From this time we hear but little of Samos. It passed without resistance under the yoke of Alexander the Great, and retained a position of nominal autonomy under his successors, though practically dependent, sometimes on the kings of Egypt, sometimes on those of Syria. After the defeat of Antiochus the Great at the battle of Magnesia (190), it passed with the rest of Ionia to the kings of Pergamum, but, having in an evil hour espoused the cause of the pretender Aristonicus, it was deprived of its freedom, and was united with the Eoman province of Asia (129). Henceforth it .of course held only a subordinate position, but it seems to have always continued to be a flourishing and opulent city. We find it selected by Antony as the headquarters of his fleet, and the place where he spent his last winter with Cleopatra, and a few years later it became the winter quarters of Augustus (21-20), who in return restored its nominal freedom. Its autonomy, however, as in many other cases under the Roman empire, was of a very fluctuating and uncertain character, and after 70 A.D. it lapsed into the ordinary condition of a Roman provincial town. Its coins, however, attest its continued importance during more than two centuries, and it was even able to contest with Smyrna and Ephesus the proud title of the " first city of Ionia." It still figures prominently in the de-scription of the Byzantine empire by Constantine Porphyro-genitus, but little is known of it during the Middle Ages.

During the Greek War of Independence Samos bore a conspicu-ous part, and it was in the strait between the island and Mount Mycale that Canaris achieved one of his most celebrated exploits by setting fire to and blowing up a Turkish frigate, in the presence of the army that had been assembled for the invasion of the island, a success that led to the abandonment of the enterprise, and Samos held its own to the very end of the war. On the conclusion of peace the island was indeed again handed over to the Turks, but since 1835 has held an exceptionally advantageous position, being in fact self-governed, though tributary to the Turkish empire, and ruled by a Greek governor nominated by the Porte, who bears the title of "Prince of Samos," but is supported and controlled by a Greek council and assembly. The prosperity of the island bears witness to the wisdom of this arrangement. It now contains a popu-lation of above 40,000 inhabitants, and its trade has rapidly in-creased. Its principal article of export is its wine, which was celebrated in ancient times, and still enjoys a high reputation in the Levant. It exports also silk, oil, raisins, and other dried fruits.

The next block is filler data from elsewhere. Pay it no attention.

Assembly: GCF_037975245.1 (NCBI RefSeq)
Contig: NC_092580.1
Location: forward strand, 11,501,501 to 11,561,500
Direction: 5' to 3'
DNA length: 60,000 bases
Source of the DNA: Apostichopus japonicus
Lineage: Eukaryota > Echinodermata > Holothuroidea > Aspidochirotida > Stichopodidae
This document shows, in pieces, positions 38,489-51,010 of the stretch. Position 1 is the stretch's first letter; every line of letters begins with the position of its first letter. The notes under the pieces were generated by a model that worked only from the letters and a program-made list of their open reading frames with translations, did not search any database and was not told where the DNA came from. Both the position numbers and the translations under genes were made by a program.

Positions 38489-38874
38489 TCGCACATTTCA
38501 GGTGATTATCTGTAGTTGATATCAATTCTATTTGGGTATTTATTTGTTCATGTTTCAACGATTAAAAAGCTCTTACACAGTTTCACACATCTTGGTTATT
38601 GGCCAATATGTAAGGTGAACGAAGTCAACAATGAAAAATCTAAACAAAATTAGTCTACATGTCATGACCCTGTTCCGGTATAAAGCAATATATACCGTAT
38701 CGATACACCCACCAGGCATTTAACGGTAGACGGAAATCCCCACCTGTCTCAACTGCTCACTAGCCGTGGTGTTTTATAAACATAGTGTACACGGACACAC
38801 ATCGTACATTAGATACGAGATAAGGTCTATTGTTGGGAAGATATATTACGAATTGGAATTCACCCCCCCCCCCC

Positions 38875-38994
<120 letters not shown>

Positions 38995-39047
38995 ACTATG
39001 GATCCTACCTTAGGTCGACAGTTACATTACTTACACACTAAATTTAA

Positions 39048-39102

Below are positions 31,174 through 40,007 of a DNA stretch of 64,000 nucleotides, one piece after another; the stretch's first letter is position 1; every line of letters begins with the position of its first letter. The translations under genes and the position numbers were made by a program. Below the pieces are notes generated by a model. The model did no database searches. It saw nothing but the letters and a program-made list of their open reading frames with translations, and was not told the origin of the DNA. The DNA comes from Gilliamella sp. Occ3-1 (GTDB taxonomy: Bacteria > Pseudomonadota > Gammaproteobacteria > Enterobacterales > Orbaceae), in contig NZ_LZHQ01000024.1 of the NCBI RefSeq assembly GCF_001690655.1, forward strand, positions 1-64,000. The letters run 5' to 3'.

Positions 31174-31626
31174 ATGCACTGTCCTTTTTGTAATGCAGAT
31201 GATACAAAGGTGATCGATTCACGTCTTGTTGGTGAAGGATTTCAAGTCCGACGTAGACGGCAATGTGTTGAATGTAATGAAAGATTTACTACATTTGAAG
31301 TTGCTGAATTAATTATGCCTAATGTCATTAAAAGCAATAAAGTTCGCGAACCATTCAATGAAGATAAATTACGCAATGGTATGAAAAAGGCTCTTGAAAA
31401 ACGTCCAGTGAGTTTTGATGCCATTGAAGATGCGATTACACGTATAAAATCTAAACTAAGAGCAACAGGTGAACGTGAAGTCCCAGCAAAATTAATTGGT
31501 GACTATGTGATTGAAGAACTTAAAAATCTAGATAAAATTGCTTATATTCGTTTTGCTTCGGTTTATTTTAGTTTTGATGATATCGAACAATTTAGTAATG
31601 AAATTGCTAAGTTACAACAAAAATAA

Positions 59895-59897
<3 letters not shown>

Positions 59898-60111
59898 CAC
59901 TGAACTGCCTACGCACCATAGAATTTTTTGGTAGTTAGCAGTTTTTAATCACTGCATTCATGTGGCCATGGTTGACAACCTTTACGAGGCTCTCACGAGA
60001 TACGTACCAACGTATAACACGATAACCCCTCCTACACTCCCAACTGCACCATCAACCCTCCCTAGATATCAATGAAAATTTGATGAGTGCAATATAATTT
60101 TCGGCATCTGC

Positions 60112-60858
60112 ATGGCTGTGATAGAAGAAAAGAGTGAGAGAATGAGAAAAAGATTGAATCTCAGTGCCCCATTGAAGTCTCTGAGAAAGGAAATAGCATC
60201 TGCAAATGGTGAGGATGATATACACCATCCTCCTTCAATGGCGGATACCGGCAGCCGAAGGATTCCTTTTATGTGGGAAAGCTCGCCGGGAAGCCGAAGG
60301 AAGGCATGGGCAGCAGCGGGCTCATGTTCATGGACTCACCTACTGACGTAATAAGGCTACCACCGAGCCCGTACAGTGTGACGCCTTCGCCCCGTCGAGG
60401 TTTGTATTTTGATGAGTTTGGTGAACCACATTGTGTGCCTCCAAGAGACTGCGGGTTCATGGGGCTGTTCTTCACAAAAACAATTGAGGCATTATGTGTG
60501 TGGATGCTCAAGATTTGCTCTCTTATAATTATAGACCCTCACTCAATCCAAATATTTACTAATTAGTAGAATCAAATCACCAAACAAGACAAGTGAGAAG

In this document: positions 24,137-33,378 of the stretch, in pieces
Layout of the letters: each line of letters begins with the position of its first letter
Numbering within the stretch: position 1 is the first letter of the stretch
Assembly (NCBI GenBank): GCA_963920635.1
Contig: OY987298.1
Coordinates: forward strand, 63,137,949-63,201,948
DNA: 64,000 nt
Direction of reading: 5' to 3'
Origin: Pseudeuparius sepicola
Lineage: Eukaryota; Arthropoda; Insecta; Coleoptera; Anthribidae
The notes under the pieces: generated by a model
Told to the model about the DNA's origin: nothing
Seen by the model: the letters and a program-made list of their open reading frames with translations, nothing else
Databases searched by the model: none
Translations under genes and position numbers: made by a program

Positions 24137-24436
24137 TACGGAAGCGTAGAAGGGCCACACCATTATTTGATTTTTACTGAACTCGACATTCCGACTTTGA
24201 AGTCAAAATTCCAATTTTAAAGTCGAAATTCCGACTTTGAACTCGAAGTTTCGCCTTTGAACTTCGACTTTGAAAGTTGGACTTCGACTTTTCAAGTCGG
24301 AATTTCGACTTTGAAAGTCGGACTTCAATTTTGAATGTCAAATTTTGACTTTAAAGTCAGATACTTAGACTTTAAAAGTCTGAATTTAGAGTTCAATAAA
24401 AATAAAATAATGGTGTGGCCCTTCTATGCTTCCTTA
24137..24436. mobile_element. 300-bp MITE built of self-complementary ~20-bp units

The ancient capital, which bore the name of the island, was situated on the south coast, directly opposite to the promontory of Mycale, the town itself adjoining the sea and having a large artificial port, the remains of which are still visible, as are the ancient walls that surrounded the summit of a hill which rises immediately above it, and now bears the name of Astypalaea. This formed the acropolis of the ancient city, which in its flourishing times occupied a wide extent, covering the slopes of Mount Ampelus down to the shore. From thence a road led direct to the far-famed temple of Hera (Juno), which was situated close to the shore, where its site is still marked by a single column, but even that bereft of its capital. This miserable fragment, which has given to the neighbouring headland the name of Capo Colonna, is all that remains of the temple that was extolled by Herodotus as the largest he had ever seen, and which vied in splendour as well as in celebrity with that of Diana at Ephesus. But, like the Ephesian Artemis, the goddess worshipped at Samos was really a very different divinity from the one that presided over Argos and other purely Greek cities, and was unquestionably in the first instance a native Asiatic deity, who was identified, on what grounds we know not, with the Hera of the Olympic mythology. Her image, as we learn from coins, much resembled that of the Ephesian goddess, and was equally remote from any Greek conception of the beautiful and stately Hera. Though so little of the temple remains, the plan of it has been ascertained, and its dimensions found fully to verify the assertion of Herodotus, as compared with all other Greek tem-ples existing in his time, though it was afterwards surpassed by the later temple at Ephesus.

The modern capital of the island was, until a recent period, at a place called Khora, about two miles from the sea, and the same distance from the site of the ancient city ; but since the change in the political condition of Samos the capital has been transferred to Vathy, situated at the head of a deep bay on the north coast, which has become the residence of the prince and the seat of government. Here a new town has grown up, well built and paved, with a con-venient harbour, and already numbers a population of 6000.

Samos was celebrated in ancient times as the birth-place of Pythagoras, who, however, spent the greater part of his life at a distance from his native country. His name and figure are found on coins of the city of imperial date. It was also conspicuous in the history of art, having produced in early times a school of sculptors, commencing with Rhajeus and Theodoras, who are said to have invented the art of casting statues in bronze, and to have introduced many other technical improvements. The architect Rhaecus also, who built the temple of Hera, was a native of the island. At a later period Samos was noted for the manufacture of a particular kind of red earthenware, so much valued by the Romans for domestic purposes that specimens of it generally occur wherever there are remains of Roman settlements.

All the particulars that are recorded concerning Samos in ancient times are collected by Panotka (Res Samiorum, Berlin, 1822). A full description of the island, as it existed in his time, will be found in Tournefort (Voyage du Levant, 4to, Paris, 1717), and more recent accounts in the works of Ross (Reisen auf den Griechischen Inseln, vol. ii., Stuttgart, 1843) and Guerin (Patmos et Samos, Paris, 1856). (E. H. B.)

The above article was written by: E. H. Bunbury.